DD Price Drops

The great thing about retail games is that they take up space. They fill store shelves and warehouses with their physical selves. When the latest, greatest box (with game inside) comes out it requires room on these shelves and warehouses so that it can be stored or displayed. If there isn’t any some of the old boxes have to be removed. This is great for the consumer as it often means price reductions for clearance.

With digitally distributed games space is no longer an issue. There’s never a need to make room for the next title. One of my main concerns with digital distribution, years ago, was that it kills the after-market. You can’t have a used game. You can’t rent (only demo). And, of course, there’s never a need to clear out the junk piled up in your warehouse by discounting the price. I worried that digitally distributed games would stay at their launch price for the life of the console and beyond. This cuts out potential sales in my mind. There are plenty of games on XBox Live Arcade and the Virtual Console that I would like to play but, for whatever reason, I feel are overpriced for what they are. There are a number of year old games on there that I would buy now if they were half priced.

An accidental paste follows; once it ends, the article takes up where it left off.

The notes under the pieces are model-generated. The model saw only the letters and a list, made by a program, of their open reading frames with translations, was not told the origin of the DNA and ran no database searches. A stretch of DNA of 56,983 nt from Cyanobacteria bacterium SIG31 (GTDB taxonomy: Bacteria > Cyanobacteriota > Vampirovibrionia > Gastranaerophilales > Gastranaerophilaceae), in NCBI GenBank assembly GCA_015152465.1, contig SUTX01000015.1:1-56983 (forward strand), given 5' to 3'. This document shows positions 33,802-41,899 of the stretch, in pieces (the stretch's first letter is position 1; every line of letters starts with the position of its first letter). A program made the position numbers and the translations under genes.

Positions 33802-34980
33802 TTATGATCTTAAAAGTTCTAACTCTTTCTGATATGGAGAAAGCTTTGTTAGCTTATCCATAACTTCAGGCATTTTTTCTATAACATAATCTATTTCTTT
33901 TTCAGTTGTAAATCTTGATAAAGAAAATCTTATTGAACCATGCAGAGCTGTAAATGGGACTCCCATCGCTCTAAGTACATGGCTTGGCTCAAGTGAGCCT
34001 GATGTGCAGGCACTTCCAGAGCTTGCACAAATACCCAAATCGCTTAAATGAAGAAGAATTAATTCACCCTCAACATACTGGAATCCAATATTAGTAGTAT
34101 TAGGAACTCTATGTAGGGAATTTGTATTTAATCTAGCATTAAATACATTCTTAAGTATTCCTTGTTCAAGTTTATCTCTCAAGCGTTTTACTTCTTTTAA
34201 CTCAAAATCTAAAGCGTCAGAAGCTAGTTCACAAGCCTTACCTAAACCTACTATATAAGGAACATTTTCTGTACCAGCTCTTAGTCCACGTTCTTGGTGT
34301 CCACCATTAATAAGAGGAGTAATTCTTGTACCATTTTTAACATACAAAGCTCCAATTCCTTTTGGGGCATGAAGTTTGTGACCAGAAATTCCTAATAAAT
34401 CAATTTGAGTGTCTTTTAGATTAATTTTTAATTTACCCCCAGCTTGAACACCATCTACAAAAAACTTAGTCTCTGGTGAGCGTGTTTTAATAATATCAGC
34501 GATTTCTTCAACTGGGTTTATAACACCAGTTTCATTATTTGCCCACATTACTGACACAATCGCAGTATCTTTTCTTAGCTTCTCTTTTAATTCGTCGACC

It’s surprising that more developers haven’t clued into the fact that lowering the price on old games can breathe new life into their sales. Sure, there’s been some map packs that have been made free months after their initial, priced offering and some temporary price reductions, which were nothing more than marketing gimmicks, but real permanent price drops on downloadable content remain rare. That’s why the news that Q? Entertainment, along with releasing Every Extend Extra Extreme, is permanently reducing the price of Lumines Live is such a welcome revelation. Now if only someone could do this for a game I don’t already love unequivocally — they might score themselves a sale that they wouldn’t have otherwise.

Modal image